Grow That Garden Library™ Book Recommendation
The Flower Book by Rachel Siegfried
This book came out in 2017, and the subtitle is Let the Beauty of Each Bloom Speak For Itself.
Before I tell you about Rachel's book, let me share a little bit about Rachel's background.
In 2008, Rachel set up a flower farm called Green and Gorgeous in the Oxfordshire countryside.
At Green and Gorgeous, Rachel not only provides flowers locally but also handles special events like weddings. In her spare time, Rachel and her partner, Ashley, offer floristry and gardening classes for amateurs and professionals.
Rachel starts her book by walking us through how she arranges flowers. This is a little step-by-step tutorial - and if you've ever considered a career as a florist, you will get a little one-on-one here from Rachel.
As Rachel mentions at the beginning of her book, she breaks down her arrangement process into three stages, which she calls the three F's: foliage, focal flowers, and then the final flourish.
Rachel walks through several different arrangement types. She talks about how to do front-facing displays and centerpieces - and even a simple hand-tied bouquet.
Of course, the main section of the book- the guts of the book - are these sixty flower profiles, and these are Rachel's favorite cut flowers.
All of the flowers are broken down into chapters by seasons, which is very helpful because if we're working with cut flowers, we have to work with what's in season in our own gardens.
One of the things that I especially appreciate about what Rachel does with each flower is she talks about how to best use them or profile them in an arrangement. She also gives little recipes that show how you can use these flowers and showcase them in their very best light.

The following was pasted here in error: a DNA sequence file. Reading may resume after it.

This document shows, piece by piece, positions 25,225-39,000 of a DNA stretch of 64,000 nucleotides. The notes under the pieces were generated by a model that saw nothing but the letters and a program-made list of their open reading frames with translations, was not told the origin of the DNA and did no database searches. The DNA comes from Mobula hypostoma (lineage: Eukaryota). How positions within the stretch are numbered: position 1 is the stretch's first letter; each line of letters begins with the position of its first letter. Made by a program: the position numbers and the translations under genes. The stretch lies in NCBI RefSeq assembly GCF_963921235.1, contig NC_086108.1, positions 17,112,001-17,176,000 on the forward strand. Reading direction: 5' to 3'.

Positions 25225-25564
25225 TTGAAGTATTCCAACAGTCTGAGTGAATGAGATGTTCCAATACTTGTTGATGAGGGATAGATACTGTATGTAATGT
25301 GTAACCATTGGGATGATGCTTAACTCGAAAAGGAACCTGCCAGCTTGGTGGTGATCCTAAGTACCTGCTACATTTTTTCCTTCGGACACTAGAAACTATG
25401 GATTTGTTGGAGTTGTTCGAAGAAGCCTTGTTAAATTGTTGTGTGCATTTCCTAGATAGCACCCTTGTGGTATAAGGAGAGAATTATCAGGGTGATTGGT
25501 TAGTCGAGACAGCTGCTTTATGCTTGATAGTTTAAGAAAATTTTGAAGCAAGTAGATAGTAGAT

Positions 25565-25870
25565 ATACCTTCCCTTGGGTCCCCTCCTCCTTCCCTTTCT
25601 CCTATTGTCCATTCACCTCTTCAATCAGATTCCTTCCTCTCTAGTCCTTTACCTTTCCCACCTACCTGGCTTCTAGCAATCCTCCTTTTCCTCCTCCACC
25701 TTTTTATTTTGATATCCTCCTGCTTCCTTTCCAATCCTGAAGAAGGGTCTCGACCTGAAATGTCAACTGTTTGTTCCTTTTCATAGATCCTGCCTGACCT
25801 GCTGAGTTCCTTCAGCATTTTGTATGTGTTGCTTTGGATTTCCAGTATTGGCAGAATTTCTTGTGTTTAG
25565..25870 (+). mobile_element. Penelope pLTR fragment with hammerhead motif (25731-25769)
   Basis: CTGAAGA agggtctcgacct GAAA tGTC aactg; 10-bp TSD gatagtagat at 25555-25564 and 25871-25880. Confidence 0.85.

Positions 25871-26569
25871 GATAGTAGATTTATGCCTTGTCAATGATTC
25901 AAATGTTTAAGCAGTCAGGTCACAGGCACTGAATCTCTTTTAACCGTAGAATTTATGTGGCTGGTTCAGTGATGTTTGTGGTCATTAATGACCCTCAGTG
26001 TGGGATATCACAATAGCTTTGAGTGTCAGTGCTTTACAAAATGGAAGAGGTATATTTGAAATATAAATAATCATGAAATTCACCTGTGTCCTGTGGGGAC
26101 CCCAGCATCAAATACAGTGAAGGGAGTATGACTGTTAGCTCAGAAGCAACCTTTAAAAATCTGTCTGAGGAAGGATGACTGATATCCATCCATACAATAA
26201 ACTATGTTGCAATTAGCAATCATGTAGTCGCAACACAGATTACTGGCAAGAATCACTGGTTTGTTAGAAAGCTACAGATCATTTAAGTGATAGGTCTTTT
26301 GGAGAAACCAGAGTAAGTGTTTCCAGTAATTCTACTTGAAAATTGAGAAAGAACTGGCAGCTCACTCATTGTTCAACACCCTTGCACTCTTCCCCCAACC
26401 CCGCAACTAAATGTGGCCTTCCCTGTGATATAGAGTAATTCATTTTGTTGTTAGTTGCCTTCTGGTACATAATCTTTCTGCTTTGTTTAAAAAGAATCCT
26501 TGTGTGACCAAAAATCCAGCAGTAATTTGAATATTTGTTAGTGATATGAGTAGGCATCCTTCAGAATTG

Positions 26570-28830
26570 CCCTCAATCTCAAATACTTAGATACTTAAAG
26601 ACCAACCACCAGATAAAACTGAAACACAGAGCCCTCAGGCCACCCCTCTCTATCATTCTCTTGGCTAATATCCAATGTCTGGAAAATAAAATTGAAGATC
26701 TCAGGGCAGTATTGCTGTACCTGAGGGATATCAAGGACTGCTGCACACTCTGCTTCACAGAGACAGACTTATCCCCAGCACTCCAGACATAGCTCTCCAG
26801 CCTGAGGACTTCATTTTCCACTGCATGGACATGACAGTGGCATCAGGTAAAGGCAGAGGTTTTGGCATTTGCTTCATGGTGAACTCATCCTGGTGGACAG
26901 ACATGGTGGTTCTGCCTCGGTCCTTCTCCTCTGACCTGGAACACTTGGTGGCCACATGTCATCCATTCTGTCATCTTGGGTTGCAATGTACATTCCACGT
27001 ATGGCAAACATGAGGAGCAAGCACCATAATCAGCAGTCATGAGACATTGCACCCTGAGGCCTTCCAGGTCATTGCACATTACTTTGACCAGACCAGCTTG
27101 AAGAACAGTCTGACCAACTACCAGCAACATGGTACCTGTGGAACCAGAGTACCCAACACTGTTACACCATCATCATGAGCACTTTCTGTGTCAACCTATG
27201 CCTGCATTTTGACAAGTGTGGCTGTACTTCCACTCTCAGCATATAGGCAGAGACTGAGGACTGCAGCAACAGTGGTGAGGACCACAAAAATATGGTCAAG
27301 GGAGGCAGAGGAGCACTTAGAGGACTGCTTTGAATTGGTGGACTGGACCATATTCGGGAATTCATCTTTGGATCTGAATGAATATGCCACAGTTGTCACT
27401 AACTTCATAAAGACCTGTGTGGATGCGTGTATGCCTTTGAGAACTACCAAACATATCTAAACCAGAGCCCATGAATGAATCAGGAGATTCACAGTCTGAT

Remember, Rachel is not only a florist, but she's also a gardener. So she understands what it's like to cultivate these plants, how to grow them, the best time to pick them, how to use them, and how to maximize that blossom when you bring it indoors and put it in a container.
I also want to quickly mention that the book organizes the flowers into chapters by season - and there is a special chapter devoted just to tropicals because they deserve a category all to themselves for their exotic look. The flower of tropical flowers are so architectural, and in many cases, these might not be plants that you're growing in your own garden.
DK published this book - and when I see that, I know the book is going to be very clear, the photography is going to be very crisp and the instructions are going to be top-notch.
So, lots to think about - and lots to learn from Rachel Siegfried, the talented gardener, and florist.
This book has 224 pages of flower arranging and then sixty incredible flowers showcased in detail.
You can get a copy of The Flower Book by Rachel Siegfried and support the show using the Amazon link in today's show notes for around $8.
1775 On this day, the American Revolutionary War began with the battles of Lexington and Concord. In New England, it became common garden lore to plant peas on the anniversary of the battle of Lexington so that they would be ready by the Fourth of July.
Peas are easy to grow. They tolerate the cold weather in the shoulder seasons of spring and fall.
Ripe peas are yellow, and historically, the French preferred a yellow pea. But since the 1600s, peas are mostly harvested when they are still immature ad green. And in China, it's the pea leaves that are considered a delicacy.
Gregor Mendel experimented with peas to establish the modern science of genetics. During seven years in the mid-1800s, Gregor grew nearly 30,000 pea plants, and he took note of everything: their height, shape, and color. And it was Gregor who came up with all of the genetic terms and terminology that we still use today, like dominant and recessive genes.
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And remember: For a happy, healthy life, garden every day.